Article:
The Young Turks Are Beating Major Media Operations—on YouTube

The Young Turks Are Beating Major Media Operations—on YouTube

The Young Turks Are Beating Major Media Operations—on YouTube

They sat down with Laura Flanders to discuss the future of progressive media.


Anyone questioning the vitality of progressive media in the United States needs to check out The Young Turks. This online video channel claims 80 million unique views a month. This puts it in the same league as The New York Times and The Washington Post.

Founder and host Cenk Uygur launched The Young Turks as a radio show in 2002 before taking it online in 2006. He joined MSNBC as a contributor in 2010, but left the network a year later over editorial differences. (See Mark Hertsgaard’s article in this issue for Uygur’s version of his clash with the corporate bosses at NBC.) Currently, The Young Turks streams live for two hours every Monday through Friday, starting at 6 pm Eastern time, and is hosted by Uygur and Ana Kasparian.

Laura Flanders interviewed Kasparian and the channel’s chief business officer, Steven Oh, about the secrets of their success—and why they banned coverage of Donald Trump for a time from the show. This interview has been edited for space and clarity.

Laura Flanders: Ana, what makes a Young Turk?

Ana Kasparian: Someone who is opinionated, strong, passionate, and doesn’t worry about censoring him- or herself.

Flanders: Am I correct in thinking that Donald Trump is one of two people you’ve ever banned?

Steven Oh: Correct.

Flanders: Ever regret it?

Oh: No, because that’s exactly what we don’t want to reward—people who say ridiculous, over-the-top things just to get more attention. We banned Ann Coulter and Donald Trump because we didn’t believe that they were honest about anything they were saying. But we couldn’t ban him forever, because he was going to become president; he was winning the Republican primary, so we had to rescind the ban. We covered him, but we tried to cover him in a way that didn’t cater to his particular needs.

Flanders: On election night, The Huffington Post, Nate Silver’s FiveThirtyEight, Steven here—lots of progressives—were confident Hillary Clinton was going to win.

Oh: Correct.

Flanders: How are you processing that fail with your audience?

Kasparian: Honestly, I think that the pollsters, the establishment media, a lot of liberals—including ourselves—unfortunately kind of fell into this bubble, and this belief, that someone as hideous as Donald Trump could never win… even if Hillary Clinton was a flawed candidate, even if she didn’t really represent progressive values. I think that we really discounted the number of people who were disillusioned with the way politics were going. Conservatives give us a lot of heat for being elitist, but I now understand what they meant when they said that. We look at individuals who would vote for Donald Trump as if… we kind of undervalue them. And we underestimated them.

Flanders: Ana, you were pretty angry at Trump voters, particularly women, whom I think you called “stupid.”

Kasparian: I think that there is an interesting double standard happening with conservatives versus progressives: They say some of the craziest things, and they don’t get heat for it. That helped [Trump], because individuals felt like he wasn’t politically correct and he told it like it is. I don’t regret what I said. I think that members of the [Republican] Party have shown women time and time again that they see women as second-class citizens. I think that voting for a party that has those beliefs is voting against your best interest. I’m not going to tone down my rhetoric, and I’m not going to censor myself in sharing what I believe to be the truth. People could either love that or hate that, but I’m not really interested in playing games in order to appeal to a broader audience.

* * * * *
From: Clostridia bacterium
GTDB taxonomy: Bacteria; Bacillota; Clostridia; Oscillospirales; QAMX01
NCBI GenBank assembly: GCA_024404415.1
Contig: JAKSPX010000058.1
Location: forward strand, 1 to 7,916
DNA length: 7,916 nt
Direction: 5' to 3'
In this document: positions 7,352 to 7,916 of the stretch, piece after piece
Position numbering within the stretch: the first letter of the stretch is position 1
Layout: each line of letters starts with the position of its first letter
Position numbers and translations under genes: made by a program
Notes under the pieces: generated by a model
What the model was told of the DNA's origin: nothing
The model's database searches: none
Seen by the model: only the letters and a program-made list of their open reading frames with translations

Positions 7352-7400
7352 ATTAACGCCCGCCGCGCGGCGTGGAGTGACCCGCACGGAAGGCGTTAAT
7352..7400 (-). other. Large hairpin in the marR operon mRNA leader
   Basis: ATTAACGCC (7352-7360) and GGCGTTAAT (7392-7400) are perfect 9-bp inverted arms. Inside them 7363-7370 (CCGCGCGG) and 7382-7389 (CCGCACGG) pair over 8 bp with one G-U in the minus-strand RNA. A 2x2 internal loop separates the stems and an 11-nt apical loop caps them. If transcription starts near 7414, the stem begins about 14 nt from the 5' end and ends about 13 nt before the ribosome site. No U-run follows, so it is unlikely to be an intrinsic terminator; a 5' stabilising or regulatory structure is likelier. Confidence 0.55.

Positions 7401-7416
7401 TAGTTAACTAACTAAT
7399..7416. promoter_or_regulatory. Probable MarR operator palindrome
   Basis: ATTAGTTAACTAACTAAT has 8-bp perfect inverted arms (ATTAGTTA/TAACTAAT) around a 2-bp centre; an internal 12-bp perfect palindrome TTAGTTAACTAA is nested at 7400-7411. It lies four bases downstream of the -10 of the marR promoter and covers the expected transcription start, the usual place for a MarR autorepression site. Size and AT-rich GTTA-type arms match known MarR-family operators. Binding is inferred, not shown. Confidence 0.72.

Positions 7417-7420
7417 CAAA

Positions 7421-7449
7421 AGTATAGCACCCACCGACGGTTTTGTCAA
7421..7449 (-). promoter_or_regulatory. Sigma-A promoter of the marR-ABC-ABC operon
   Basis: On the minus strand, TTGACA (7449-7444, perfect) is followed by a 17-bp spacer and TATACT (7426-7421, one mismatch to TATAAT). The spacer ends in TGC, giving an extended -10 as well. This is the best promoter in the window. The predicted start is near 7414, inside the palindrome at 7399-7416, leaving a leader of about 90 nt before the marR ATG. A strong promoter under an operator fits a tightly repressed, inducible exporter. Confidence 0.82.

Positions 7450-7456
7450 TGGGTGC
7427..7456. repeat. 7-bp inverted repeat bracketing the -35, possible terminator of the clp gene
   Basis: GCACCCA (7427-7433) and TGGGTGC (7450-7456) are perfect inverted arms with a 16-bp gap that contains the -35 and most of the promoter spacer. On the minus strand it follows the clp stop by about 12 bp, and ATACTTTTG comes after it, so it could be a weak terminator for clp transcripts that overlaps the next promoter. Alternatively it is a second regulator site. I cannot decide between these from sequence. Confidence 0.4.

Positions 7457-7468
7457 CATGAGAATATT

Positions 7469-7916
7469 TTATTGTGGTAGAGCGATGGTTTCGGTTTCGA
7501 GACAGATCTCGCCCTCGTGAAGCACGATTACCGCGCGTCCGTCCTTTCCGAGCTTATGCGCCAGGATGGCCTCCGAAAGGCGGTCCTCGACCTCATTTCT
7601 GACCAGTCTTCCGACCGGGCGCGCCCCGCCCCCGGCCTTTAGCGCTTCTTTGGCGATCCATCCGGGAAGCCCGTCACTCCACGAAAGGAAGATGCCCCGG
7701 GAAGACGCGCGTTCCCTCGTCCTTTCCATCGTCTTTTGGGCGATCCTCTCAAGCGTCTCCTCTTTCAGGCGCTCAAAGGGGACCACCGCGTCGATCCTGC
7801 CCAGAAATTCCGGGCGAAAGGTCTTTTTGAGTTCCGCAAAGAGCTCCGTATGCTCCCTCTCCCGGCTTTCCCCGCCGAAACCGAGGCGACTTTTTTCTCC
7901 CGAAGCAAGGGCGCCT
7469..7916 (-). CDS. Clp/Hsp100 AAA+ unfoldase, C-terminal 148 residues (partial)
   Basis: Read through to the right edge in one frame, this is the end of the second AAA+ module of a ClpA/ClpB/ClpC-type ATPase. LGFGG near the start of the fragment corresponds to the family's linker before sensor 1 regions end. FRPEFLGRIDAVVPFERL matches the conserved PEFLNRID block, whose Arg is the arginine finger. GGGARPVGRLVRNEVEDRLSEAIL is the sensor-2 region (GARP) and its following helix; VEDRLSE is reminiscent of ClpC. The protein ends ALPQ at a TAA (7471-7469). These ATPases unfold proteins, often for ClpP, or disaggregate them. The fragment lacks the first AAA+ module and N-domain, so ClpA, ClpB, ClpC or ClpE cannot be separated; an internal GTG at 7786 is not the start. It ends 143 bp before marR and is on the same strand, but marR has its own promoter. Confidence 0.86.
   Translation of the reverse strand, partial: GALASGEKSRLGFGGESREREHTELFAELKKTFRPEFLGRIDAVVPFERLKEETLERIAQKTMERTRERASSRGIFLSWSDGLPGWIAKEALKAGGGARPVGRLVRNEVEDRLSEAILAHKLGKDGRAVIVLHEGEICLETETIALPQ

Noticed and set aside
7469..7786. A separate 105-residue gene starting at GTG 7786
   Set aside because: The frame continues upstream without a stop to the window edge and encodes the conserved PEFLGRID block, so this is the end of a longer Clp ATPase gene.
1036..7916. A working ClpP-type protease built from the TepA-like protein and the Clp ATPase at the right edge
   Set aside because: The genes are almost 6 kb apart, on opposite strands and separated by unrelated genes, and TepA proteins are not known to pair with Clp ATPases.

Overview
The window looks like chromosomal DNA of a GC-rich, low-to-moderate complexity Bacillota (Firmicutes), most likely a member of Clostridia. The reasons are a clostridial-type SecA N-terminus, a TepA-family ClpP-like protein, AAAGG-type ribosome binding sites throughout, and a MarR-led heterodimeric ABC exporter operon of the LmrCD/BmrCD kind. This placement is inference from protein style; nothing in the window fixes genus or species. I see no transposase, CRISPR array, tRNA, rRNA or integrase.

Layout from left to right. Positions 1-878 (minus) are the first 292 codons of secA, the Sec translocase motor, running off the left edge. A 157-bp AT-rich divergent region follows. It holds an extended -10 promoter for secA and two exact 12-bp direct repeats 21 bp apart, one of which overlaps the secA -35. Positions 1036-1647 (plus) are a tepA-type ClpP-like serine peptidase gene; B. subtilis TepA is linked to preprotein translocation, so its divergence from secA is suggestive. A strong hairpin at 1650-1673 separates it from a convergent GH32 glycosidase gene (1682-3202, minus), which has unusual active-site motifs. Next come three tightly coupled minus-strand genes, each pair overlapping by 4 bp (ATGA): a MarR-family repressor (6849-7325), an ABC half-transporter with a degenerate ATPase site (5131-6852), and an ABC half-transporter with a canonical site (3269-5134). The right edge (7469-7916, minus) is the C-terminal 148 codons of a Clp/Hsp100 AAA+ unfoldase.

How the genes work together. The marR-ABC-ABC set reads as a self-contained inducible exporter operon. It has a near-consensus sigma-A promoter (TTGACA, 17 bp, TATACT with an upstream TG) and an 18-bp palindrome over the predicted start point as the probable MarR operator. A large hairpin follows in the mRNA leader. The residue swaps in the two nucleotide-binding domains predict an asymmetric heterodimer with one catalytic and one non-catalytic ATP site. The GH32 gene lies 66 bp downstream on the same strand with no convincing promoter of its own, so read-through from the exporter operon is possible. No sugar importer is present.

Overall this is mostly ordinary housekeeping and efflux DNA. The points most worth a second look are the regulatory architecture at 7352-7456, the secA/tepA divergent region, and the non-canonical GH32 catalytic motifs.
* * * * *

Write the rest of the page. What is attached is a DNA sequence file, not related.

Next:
Flanders: Does your business model depend on going outside the pool of supporters that you have now, Steve?

Oh: Our business model is the audience first. That’s gotten us in trouble with advertisers, because sometimes our hosts say things that are not advertiser-friendly. That’s OK, and we have a spectrum of views. I don’t want to ever tell someone to tone it down. All I ask is that they actually believe what they’re saying… that they’re not saying it just for attention or whatever, that they actually believe it.

Flanders: What is your budget, and how do you meet it?

Oh: Our budget is roughly $1 million a month. It’s covered by a number of revenue streams, one of which is advertising revenue from YouTube, Facebook, Hulu, Pluto, Twitter, Amazon, and these other platforms…. Another big part is our subscribers. We have people who pay $10 a month to subscribe to our content, and sometimes they pay more than $10 a month because they just feel so connected to who we are and what we do. If you want to watch the whole show whenever you want, ad-free, at your convenience, there’s really no way to do that unless you’re a member.

Flanders: You’re in town for an investor meeting. Have you always had investors?

Oh: We’re at an inflection point. The current business model in news on television is geared toward servicing insiders of Washington, DC, and New York City. We’ve always been of the mind that we should serve outsiders, the masses, the people who really care about these issues. We want to do that on a global scale. I am taking meetings with investors to get money. It’s very important that we meet with the right investors, who are going to always allow us the freedom to do what we’ve always done.

Flanders: Ana, what do you see as your mission at this point?

Kasparian: To empower people and mobilize people to resist some of the policies and executive actions that Donald Trump will push forward… and to ensure that the Democratic Party doesn’t play the same games they played during this last election.

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